FREQUENTLY ASKED QUESTIONS

 

There are several reasons why you might need a home appraisal. Examples include if you're refinancing, taking out a home equity line of credit, assisting in predicting property taxes, or considering selling your home in the near future. Below we answer some of the most common questions.

 

1. What is a property or home appraisal?

A home appraisal is an unbiased estimate of the market value of a property at a single point in time. It's conducted by a licensed and certified professional. When buying a home, an appraisal can confirm whether the property is worth the amount you agreed upon with the seller. For refinance loans, the lender is making sure that the property is worth the risk of the loan.

 

2. What does an appraiser do?

An appraiser provides an estimate of the market value of a property by looking at the location, amenities, and recent sales (or comps) of similar properties in the same neighborhood, in addition to the characteristics of the property.

 

An appraisal often includes a walk-through to determine the general condition of the property and note any amenities of value in that area. The appraiser will photograph all interior rooms, areas that will positively or negatively affect its value, and sketch the layout. If there are any health or safety code violations the appraiser will require them to be repaired. If the repairs are completed, a compliance inspection will be necessary before the lender approves the loan.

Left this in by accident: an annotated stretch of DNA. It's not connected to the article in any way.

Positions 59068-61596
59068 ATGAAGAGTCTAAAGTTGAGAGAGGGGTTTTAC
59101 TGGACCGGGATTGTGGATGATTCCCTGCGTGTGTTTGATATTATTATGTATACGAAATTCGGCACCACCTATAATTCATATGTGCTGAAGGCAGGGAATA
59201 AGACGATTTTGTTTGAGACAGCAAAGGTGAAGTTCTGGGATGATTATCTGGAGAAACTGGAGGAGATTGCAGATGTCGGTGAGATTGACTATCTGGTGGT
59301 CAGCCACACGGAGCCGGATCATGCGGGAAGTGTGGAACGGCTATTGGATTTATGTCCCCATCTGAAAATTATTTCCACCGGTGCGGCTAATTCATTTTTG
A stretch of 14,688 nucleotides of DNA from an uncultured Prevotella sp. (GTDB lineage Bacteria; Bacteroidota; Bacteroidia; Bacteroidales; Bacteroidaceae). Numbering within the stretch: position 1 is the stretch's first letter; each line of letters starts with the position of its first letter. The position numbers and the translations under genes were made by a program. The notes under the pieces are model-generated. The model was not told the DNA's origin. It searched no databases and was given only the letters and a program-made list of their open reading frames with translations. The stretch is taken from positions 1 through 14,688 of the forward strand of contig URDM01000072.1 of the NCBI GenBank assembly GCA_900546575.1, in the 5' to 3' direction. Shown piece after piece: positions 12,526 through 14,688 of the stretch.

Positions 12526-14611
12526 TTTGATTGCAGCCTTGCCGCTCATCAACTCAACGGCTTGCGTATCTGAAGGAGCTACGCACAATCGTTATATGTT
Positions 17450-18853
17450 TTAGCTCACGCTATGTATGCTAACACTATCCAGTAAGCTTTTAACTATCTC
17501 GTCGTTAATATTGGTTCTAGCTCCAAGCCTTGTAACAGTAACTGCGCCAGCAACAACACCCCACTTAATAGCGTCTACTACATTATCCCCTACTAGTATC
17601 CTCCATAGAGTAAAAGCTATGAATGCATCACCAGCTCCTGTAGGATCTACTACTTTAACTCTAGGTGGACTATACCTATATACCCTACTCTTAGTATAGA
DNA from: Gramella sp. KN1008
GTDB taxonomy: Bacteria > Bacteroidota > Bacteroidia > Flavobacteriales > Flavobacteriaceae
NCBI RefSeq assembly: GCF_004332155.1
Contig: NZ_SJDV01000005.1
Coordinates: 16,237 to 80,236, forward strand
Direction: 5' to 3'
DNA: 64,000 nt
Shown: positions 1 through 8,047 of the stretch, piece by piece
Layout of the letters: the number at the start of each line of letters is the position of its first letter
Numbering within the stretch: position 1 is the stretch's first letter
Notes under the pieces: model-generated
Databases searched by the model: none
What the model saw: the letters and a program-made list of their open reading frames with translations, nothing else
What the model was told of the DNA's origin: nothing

3. Do lenders choose the property appraiser?

No direct party to the transaction can choose the appraiser when applying for a mortgage because they have a financial stake in the valuation. Not the buyer, the seller, or the broker. This role is filled by the Appraisal Management Company.

 

4. How much does a property appraisal cost?

An appraisal typically starts at $450 and will increase depending on the complexity of the assignment. Home appraisal cost depends on region, type of appraisal report requested, and the amount of effort required to complete the report.

 

5. What hurts a home appraisal?

A number of factors go into a home appraisal and each one can increase or decrease the home's value conclusion. Those factors include location, site size, renovations, condition, the age of the home, appliances and systems like heating, and more.

 

6. Who pays for the property appraisal?

The buyer typically pays the fee as part of the total closing costs. 

 

7. Can a home appraisal serve as a home inspection?

No, an appraisal is not a home inspection. Inspections involve a licensed home inspector or contractor who evaluates the structure and mechanical systems (heating, plumbing, air conditioning, etc.) of a house, from foundation to rooftop. The appraiser is typically more interested in the sale prices of comparable properties in the neighborhood, the exterior presentation of the property and amenities that enhance the value in that market.

 

8. What is an independent home appraisal?

An independent property appraisal is an estimate of the value of a property that is prepared by an appraiser who has no interest in the property and nothing to gain from a high or low value conclusion.

 

 

             

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